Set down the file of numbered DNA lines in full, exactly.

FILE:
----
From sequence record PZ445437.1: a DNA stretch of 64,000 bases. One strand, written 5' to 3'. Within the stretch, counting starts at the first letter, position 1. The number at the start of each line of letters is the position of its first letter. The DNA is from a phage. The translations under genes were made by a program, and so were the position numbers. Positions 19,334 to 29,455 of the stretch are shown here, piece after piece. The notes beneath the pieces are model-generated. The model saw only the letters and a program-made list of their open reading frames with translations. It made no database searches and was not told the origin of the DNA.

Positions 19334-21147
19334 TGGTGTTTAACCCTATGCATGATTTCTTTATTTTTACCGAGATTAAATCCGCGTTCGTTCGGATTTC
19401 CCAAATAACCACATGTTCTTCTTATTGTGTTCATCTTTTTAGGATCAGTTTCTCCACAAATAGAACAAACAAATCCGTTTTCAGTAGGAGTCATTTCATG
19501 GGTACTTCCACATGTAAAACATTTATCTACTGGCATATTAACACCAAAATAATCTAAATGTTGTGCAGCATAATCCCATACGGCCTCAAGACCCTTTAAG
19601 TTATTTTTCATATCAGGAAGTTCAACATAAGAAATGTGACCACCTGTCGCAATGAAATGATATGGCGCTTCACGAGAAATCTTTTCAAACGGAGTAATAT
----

From sequence record PZ445437.1: a DNA stretch of 64,000 bases. One strand, written 5' to 3'. Within the stretch, counting starts at the first letter, position 1. The number at the start of each line of letters is the position of its first letter. The DNA is from a phage. The translations under genes were made by a program, and so were the position numbers. Positions 19,334 to 29,455 of the stretch are shown here, piece after piece. The notes beneath the pieces are model-generated. The model saw only the letters and a program-made list of their open reading frames with translations. It made no database searches and was not told the origin of the DNA.

Positions 19334-21147
19334 TGGTGTTTAACCCTATGCATGATTTCTTTATTTTTACCGAGATTAAATCCGCGTTCGTTCGGATTTC
19401 CCAAATAACCACATGTTCTTCTTATTGTGTTCATCTTTTTAGGATCAGTTTCTCCACAAATAGAACAAACAAATCCGTTTTCAGTAGGAGTCATTTCATG
19501 GGTACTTCCACATGTAAAACATTTATCTACTGGCATATTAACACCAAAATAATCTAAATGTTGTGCAGCATAATCCCATACGGCCTCAAGACCCTTTAAG
19601 TTATTTTTCATATCAGGAAGTTCAACATAAGAAATGTGACCACCTGTCGCAATGAAATGATATGGCGCTTCACGAGAAATCTTTTCAAACGGAGTAATAT